Con #1: We Move a Lot Less

                When we commute to a place of work, there is movement involved. Many people commute using public transport, which means walking to the bus stop or train station. Then, there is the movement at lunchtime when we go out to buy our lunch. Working in a place of work requires us to move more.

                Unfortunately, working from home naturally causes us to move less and this means we are not burning as many calories as we need to.

                Moving is essential to our health and if you are working from home you need to become much more aware of your movement. To ensure you are moving enough, make sure you take your lunch breaks. Get up from your desk and move. Go outside, if you can, and take a walk. And, of course, refrain from regular trips to the refrigerator.

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                Con #2: Less Human Interaction

                One of the nicest things about bringing a group of people together to work is the camaraderie and relationships that are built over time. Working from home takes us away from that human interaction and for many, this can cause a feeling of loss.

                Humans are a social species—we need to be with other people. Without that connection, we start to feel lonely and that can lead to mental health issues.

                Zoom and Microsoft Teams meeting cannot replace that interaction. Often, the interactions we get at our workplaces are spontaneous. But with video calls, there is nothing spontaneous—most of these calls are prearranged and that’s not spontaneous.

                This lack of spontaneous interaction can also reduce a team’s ability to develop creative solutions—there’s just something about a group of incredibly creative people coming together in a room to thrash out ideas together that lends itself to creativity.

                While video calls can be useful, they don’t match the connection between a group of people working on a solution together.

                Con #3: The Cost of Buying Home Office Equipment

                Not all companies are going to provide you with a nice allowance to buy expensive home office equipment. 100% remote companies such as Doist (the creators of Todoist and Twist) provide a $2,000 allowance to all their staff every two years to buy office equipment. Others are not so generous.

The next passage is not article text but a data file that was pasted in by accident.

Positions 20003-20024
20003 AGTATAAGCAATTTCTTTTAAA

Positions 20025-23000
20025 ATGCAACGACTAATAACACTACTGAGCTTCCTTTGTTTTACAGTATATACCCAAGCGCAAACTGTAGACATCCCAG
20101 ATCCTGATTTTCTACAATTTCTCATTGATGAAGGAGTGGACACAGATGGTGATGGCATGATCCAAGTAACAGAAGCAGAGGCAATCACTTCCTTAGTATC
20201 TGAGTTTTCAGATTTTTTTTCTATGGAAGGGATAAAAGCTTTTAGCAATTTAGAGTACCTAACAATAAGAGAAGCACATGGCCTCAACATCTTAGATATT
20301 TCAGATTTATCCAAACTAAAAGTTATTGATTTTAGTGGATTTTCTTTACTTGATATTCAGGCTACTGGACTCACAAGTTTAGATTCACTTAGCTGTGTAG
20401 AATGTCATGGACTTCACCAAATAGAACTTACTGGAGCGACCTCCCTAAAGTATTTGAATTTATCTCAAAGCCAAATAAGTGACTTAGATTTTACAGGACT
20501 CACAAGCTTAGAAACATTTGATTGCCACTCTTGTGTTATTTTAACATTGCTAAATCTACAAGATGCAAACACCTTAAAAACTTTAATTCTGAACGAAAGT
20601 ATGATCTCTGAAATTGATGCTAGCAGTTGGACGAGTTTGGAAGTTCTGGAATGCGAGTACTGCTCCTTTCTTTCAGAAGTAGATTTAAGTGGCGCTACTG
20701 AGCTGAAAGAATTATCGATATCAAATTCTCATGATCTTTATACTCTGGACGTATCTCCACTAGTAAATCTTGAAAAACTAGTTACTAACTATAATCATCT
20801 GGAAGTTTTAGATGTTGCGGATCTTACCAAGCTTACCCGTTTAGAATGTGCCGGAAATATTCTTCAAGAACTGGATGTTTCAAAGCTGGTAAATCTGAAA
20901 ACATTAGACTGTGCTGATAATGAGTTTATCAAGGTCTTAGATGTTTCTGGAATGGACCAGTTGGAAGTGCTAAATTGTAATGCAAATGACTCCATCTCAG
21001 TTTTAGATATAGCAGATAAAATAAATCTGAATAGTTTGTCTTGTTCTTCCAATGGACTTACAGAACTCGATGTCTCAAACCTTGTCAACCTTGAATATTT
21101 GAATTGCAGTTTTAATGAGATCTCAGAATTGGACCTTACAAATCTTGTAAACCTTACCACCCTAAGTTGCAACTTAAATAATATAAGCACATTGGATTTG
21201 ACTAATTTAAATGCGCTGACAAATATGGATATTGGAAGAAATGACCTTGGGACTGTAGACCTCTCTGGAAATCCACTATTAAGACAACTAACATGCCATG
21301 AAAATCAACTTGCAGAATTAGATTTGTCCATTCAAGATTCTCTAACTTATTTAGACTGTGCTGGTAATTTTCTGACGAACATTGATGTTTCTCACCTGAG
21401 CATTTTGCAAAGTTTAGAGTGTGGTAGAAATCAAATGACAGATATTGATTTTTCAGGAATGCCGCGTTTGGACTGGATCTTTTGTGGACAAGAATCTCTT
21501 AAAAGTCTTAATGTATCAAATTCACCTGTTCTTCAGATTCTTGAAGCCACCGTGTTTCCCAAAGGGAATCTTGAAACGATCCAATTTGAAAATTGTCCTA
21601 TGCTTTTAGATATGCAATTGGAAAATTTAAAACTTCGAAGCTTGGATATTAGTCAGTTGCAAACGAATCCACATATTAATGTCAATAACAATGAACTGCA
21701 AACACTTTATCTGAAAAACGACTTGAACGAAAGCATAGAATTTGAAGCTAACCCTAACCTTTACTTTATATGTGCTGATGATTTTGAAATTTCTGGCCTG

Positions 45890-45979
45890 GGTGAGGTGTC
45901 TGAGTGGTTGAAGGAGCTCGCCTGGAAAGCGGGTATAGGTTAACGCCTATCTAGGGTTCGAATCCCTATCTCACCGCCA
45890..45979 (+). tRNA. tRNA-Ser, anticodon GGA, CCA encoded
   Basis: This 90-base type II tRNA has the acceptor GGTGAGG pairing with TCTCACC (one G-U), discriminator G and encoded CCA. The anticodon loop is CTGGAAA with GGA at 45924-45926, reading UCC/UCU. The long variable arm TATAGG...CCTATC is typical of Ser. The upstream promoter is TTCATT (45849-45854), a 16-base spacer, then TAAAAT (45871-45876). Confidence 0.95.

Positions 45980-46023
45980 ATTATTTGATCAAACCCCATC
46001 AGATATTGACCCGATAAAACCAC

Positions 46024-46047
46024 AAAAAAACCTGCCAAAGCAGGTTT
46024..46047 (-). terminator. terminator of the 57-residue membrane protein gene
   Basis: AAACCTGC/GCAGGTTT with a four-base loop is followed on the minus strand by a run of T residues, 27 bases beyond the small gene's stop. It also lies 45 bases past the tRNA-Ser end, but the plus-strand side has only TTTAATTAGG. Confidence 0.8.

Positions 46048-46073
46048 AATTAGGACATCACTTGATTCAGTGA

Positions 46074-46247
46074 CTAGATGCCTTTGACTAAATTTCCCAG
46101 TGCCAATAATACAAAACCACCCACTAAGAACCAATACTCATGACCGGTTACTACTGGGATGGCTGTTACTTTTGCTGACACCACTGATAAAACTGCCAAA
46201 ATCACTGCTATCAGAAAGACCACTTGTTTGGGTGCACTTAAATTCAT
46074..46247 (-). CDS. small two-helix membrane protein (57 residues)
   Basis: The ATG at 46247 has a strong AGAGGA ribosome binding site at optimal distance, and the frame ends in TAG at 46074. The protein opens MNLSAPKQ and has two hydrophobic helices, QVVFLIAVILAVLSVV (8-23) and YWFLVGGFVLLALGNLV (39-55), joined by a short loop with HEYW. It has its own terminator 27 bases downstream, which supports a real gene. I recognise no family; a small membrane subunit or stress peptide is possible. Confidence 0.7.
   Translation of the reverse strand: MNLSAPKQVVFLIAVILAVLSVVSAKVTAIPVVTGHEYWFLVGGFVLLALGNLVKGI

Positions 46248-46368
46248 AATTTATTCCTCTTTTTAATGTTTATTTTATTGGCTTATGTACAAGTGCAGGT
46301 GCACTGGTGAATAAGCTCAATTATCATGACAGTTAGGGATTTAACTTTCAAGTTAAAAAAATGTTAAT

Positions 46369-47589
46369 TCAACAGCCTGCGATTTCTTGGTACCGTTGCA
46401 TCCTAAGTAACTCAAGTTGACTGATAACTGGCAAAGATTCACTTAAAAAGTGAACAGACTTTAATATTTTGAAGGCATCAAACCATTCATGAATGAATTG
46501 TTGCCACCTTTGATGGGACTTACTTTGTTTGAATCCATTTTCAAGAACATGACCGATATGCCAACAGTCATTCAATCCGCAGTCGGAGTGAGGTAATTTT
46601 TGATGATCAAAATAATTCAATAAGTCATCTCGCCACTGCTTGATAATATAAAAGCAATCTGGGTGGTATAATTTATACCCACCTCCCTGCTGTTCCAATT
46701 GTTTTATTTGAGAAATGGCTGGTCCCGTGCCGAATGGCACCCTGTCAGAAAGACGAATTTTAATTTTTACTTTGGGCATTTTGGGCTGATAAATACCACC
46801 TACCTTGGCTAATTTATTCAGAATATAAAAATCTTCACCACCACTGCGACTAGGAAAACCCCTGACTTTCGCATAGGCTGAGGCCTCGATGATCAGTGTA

This can prove to be expensive for many people to create their ideal work-from-home workspace. Many people must make do with what they already have, and that could mean unsuitable chairs that damage backs and necks.

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                For a future that will likely involve more flexible working arrangements, companies will need to support their staff in ways that will add additional costs to an already reduced bottom line.

                Con #4: Unique Distractions

                Not all people have the benefit of being able to afford childcare for young children, and this means they need to balance working and taking care of their kids.

                For many parents, being able to go to a workplace gives them time away from the noise and demands of a young family, so they could get on with their work. Working from home removes this and can make doing video calls almost impossible.

                To overcome this, where possible, you need to set some boundaries. I know this is not always possible, but it is something you need to try. You should do whatever you can to make sure you have some boundaries between your work life and home life.

                Final Thoughts

                Working from home can be hugely beneficial for many people, but it can also bring serious challenges to others.

                We are moving towards a new way of working. Therefore, companies need to look at both the pros and cons of working from home and be prepared to support their staff in making this transition. It will not be impossible, but a lot of thought will need to go into it.

                More About Working From Home

                Featured photo credit: Standsome Worklifestyle via unsplash.com

                Reference